Despite this information, which would seem to counter-act the marketing messages of these products, all are useful in the general upkeep of the finish of fine dress shoes. A personal observation is that Lincoln and the Avel polishes are the most effective in regards to coverage, protection and filling/fixing minor scuffs and cuts.



III.-Cream Polish


Available in a huge variety of colors, CREAM Polish is very similar to the harder WAX polishes with the main difference being some subtraction of solvent and a corresponding addition of mineral oil, or similar ingredient. While equal in it's ability to impart color, the cream polishes generally do not have the same ability to cover the inevitable scuffs and cuts that a leather shoe is prone to experience. In addition to the above manufacturers, others of note are Urad (Italy), Colonnil (Germany) and Smart (Turkey).


II.-Conditioner/Cleaners

The most under-used products in the shoe care market might very well be the neutral, more natural "˜cleaner & conditioner' products. In my opinion, the continual use of these products on a weekly (or more often) basis is far more important to the overall "˜health' of a fine leather upper than even the regular use of colored waxes and creams. Easy to apply, these products all go a long way in keeping leather supple, protected and, in the case of the brown tones, help to bring out that all important "˜patina' that can only develop naturally thru time and attention. Containing little or no harmful chemicals, any of the following are worth investing in: Allen Edmonds Conditioner/Cleaner, Crema Alpina (Italy), Renovateur by Avel (Spain/France) and Lexol (USA).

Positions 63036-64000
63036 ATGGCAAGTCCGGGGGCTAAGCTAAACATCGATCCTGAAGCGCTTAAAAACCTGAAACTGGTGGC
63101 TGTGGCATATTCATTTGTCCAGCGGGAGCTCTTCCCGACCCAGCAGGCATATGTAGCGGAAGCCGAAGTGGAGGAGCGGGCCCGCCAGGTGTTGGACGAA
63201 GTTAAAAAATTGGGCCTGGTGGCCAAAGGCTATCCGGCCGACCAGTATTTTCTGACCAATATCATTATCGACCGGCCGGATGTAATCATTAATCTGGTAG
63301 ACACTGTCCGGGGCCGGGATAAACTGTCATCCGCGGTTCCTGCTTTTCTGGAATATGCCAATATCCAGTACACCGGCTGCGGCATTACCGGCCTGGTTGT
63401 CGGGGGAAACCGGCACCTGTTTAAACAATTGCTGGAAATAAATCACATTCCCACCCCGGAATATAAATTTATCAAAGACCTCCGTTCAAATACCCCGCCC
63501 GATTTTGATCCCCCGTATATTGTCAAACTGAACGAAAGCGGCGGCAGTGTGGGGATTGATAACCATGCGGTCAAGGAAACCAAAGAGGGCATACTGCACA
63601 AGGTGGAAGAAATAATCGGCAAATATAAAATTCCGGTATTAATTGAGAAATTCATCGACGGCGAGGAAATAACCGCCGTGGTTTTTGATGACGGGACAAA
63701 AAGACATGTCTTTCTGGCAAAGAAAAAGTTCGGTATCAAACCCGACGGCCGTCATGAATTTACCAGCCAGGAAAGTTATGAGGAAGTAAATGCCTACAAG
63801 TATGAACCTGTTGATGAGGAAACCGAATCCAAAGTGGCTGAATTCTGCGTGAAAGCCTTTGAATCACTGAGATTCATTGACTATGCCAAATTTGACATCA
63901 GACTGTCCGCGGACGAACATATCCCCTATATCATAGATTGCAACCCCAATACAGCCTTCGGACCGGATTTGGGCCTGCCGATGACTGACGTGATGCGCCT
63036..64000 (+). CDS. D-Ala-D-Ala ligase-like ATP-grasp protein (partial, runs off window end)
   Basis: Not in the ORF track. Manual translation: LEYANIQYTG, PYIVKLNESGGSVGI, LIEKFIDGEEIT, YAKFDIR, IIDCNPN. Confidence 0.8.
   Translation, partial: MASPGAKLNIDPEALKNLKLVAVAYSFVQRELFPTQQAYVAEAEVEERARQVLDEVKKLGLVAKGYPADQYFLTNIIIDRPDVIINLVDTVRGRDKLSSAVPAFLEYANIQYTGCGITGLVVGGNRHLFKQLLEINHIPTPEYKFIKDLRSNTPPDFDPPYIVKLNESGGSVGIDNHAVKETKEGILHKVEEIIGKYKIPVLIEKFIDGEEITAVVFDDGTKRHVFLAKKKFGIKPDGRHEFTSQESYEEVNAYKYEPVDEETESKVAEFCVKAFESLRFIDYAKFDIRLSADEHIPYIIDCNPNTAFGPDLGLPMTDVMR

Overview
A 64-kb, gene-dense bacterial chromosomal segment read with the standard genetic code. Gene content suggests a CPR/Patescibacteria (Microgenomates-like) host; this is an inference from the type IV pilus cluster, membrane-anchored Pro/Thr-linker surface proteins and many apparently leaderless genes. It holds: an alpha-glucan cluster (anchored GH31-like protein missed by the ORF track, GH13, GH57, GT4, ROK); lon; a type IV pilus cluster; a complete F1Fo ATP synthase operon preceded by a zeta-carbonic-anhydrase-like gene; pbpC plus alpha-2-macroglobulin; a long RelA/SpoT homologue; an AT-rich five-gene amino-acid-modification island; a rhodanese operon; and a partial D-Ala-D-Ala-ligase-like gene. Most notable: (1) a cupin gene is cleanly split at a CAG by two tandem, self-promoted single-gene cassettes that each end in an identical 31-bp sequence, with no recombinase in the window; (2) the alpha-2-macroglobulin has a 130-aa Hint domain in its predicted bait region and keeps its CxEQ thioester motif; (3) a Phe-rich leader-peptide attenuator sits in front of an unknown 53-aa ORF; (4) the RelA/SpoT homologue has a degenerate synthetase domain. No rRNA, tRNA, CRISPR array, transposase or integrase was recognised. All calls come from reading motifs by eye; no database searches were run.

The Process

start by applying a liberal amount of one of the conditioner/cleaners mentioned above. Allow a few minutes and promptly rub briskly with a cotton or felt rag. The shoe bags that often come in the box with "˜better' shoes are ideal for this...simply cut into large strips for your polishing use.

 

Next, apply the appropriate shoe cream to areas that are showing the most wear. It is not necessary for the colors to match exactly (except for black, obviously), but to either blend in, or to highlight at your choosing. For example, a "˜cognac' colored shoe might see "˜tan', "˜mahogany', "˜light brown' or "˜mid-brown' polishes; or maybe all four. Experiment.

 

 After the cream hazes over, apply another coat of cleaner/conditioner and let sit for a few minutes. Take a high quality horsehair brush (the best are from Frank-Brushes, in Germany) and brush along the sides and across the vamp (top to the tip).

 

Next, apply your choice of wax/paste polish and, again, allow to haze over. After 5 minutes or so, brush off as before.

 

Finally, re-apply one more coat off cleaner/conditioner, allow to dry for a minute or two, and brush again.

 

You can stop now, or continue to a "˜spit-shine' step, which really just involves taking and old necktie (or nylon hose), misting a little water onto your shoe, and rapidly buffing with the silk rag. The heat from the quick motion combined with a little water will "˜build' another protective layer onto your shoe.

 

A final step, though one I do not really recommend for most, is to use a "˜edge dye' (we simply use leather dye from Fiebings) to dye the sole/welt edge and trim. This is tricky, and it is easy to ruin an upper if you do not do this carefully with the included dauber, so I would leave this to the cobbler, but the leather dye is readily available from Fiebings."

 


Thats what we are doing here, discussing on the Shoe Care issue, so please lets put personal things aside.  

 

Thanks both Travercsao and PCK1 for your personal experiences and contributions. It seems I am at the starting point..:violin:

Nothing personal in here for me. Just being offended isn't any funny.

 

So, yes, welcome. And, for what it's worth, the process mention above is the basic. Depends on the condition of the footwear, you might as well want to alter it a little bit.

post #11618 of 19067